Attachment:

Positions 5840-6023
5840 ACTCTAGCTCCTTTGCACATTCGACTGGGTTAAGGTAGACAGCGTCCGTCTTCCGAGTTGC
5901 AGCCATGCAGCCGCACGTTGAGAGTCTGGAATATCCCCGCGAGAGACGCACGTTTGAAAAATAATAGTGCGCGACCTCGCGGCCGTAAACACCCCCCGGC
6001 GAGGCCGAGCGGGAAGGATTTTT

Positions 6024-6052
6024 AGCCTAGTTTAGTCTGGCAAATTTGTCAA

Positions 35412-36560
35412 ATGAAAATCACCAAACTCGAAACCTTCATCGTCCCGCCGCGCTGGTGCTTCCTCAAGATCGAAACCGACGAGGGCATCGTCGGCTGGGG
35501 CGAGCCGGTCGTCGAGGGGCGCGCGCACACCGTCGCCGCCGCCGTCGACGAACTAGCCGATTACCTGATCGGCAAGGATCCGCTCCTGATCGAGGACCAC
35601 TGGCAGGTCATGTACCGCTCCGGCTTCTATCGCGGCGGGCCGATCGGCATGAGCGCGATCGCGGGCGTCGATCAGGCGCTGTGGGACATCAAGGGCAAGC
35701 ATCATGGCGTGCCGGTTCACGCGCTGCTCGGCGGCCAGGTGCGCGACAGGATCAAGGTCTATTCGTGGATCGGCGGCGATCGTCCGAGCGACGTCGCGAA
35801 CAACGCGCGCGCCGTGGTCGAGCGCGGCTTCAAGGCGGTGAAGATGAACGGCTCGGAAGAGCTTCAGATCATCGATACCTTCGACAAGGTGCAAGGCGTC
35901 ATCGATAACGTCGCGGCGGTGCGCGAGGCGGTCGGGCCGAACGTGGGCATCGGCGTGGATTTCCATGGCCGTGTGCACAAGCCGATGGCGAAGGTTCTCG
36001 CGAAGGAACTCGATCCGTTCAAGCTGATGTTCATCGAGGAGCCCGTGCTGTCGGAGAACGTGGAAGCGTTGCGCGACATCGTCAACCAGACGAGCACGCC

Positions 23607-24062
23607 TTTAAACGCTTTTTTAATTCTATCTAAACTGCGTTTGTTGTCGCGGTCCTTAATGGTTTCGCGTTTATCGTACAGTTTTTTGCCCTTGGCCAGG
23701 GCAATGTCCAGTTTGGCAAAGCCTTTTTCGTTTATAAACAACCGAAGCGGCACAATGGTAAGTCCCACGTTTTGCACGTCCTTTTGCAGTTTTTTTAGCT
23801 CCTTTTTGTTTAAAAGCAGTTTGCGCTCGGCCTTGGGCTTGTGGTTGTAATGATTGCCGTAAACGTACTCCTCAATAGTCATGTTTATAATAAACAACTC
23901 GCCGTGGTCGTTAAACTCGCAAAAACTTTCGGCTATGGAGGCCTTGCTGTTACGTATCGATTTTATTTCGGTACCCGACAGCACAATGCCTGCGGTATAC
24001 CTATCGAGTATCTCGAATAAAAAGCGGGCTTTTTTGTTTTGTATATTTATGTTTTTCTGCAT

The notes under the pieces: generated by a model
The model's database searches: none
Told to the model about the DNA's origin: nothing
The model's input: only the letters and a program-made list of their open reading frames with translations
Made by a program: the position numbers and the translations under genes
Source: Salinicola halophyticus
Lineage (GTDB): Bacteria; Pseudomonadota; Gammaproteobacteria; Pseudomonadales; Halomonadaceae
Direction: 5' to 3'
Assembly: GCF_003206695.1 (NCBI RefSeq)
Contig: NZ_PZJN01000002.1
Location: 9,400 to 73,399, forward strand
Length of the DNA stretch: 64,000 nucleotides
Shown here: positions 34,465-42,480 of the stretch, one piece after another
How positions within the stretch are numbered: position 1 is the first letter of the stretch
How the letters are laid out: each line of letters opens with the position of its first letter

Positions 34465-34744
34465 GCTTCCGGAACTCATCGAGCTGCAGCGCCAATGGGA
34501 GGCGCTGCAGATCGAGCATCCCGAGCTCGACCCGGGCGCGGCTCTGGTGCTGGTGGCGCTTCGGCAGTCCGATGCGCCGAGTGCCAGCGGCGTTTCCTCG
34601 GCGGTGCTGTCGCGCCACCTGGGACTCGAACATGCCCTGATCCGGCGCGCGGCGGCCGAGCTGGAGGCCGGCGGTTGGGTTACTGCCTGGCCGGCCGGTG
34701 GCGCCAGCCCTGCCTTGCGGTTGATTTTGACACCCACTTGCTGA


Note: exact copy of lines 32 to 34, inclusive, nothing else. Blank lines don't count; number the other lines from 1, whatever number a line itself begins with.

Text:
Length of the DNA stretch: 64,000 nucleotides
Shown here: positions 34,465-42,480 of the stretch, one piece after another
How positions within the stretch are numbered: position 1 is the first letter of the stretch